26 April 2007

Meningitis warning for NCape

The Northern Cape health department issued a meningitis warning on Wednesday.

The Northern Cape health department issued a meningitis warning on Wednesday.

Spokeswoman Shelley Fielding said although no meningococcal meningitis or sepsis cases had been reported in the province for 2007 they wanted the public to be on the alert as winter was approaching. Meningococcal meningitis is mostly prevalent among children, and is mainly a seasonal condition with infection traditionally increasing during winter.

About 30 meningococcal meningitis cases were reported in the province last year, the first case in February 2006.

"Fifteen of the cases were laboratory confirmed and 10 of the 27 cases resulted in death," said Fielding.

Can turn into an epidemic
Meningococcal meningitis is potentially fatal and can turn into an epidemic, so it is a notifiable illness in South Africa and should thus always be viewed as a medical emergency.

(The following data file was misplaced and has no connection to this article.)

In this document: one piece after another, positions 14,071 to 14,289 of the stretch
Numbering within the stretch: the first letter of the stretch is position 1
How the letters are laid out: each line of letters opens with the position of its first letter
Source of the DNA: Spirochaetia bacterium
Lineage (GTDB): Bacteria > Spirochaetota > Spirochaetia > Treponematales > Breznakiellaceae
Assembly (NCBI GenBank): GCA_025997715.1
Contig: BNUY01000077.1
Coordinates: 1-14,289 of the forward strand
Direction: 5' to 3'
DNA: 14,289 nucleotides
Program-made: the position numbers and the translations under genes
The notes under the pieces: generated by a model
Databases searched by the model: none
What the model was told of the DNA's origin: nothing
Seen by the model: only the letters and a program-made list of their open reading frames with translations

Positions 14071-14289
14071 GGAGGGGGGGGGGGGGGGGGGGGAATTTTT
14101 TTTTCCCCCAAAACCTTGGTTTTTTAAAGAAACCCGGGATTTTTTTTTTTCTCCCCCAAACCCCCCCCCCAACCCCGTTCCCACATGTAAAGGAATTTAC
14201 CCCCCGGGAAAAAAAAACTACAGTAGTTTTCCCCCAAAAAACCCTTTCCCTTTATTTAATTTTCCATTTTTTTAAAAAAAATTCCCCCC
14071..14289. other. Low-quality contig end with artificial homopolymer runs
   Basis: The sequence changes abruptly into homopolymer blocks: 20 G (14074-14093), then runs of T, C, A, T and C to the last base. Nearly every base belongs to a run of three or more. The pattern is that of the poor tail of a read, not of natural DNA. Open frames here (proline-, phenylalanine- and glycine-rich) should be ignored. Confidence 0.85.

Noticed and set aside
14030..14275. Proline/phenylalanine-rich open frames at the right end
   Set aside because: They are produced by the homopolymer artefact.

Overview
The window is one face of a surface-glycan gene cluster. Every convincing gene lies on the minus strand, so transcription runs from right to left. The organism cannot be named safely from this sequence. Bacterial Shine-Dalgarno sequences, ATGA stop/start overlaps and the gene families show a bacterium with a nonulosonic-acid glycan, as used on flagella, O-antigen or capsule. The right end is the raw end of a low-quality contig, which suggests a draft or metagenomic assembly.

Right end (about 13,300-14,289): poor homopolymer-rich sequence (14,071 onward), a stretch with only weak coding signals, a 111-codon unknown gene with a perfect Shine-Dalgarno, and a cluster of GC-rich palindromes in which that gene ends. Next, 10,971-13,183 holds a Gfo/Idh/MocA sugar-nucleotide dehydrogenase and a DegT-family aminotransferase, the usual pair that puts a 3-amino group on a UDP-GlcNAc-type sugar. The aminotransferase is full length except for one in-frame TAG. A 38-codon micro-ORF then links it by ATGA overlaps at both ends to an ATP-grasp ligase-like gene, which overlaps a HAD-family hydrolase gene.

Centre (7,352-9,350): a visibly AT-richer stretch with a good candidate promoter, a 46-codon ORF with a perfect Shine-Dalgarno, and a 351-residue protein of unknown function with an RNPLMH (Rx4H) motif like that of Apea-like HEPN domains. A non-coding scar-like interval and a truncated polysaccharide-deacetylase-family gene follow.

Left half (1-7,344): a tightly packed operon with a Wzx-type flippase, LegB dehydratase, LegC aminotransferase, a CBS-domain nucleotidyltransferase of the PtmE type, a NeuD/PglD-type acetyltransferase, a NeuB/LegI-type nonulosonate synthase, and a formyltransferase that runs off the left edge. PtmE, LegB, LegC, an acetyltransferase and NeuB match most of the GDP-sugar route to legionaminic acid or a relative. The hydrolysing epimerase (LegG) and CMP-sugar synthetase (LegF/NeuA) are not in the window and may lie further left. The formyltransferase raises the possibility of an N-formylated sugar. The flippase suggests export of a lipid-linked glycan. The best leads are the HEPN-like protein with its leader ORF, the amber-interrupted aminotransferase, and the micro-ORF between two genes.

"All clinically suspected cases, both in public and private health institutions, must therefore be reported to the department of health," said Fielding.

Symptoms of meningococcal meningitis include headaches, stiff neck, sensitivity of eyes to light, fever, drowsiness or confusion, nausea or vomiting, skin rashes and fits.

These symptoms are not exclusive to meningococcal meningitis and do not exclude the presence of other diseases.

Fielding said patients with these symptoms should immediately visit the nearest hospital or clinic because the onset of the disease could be rapid.

It can also result in brain damage, loss of hearing and learning disability. – (Sapa)

Read more:
Meningitis: 10 quick facts
Fast meningitis test OK’d

April 2007




Read Health24’s Comments Policy

Comment on this story
Comments have been closed for this article.

Live healthier

Exercise benefits for seniors »

Working out in the concrete jungle Even a little exercise may help prevent dementia Here’s an unexpected way to boost your memory: running

Seniors who exercise recover more quickly from injury or illness

When sedentary older adults got into an exercise routine, it curbed their risk of suffering a disabling injury or illness and helped them recover if anything did happen to them.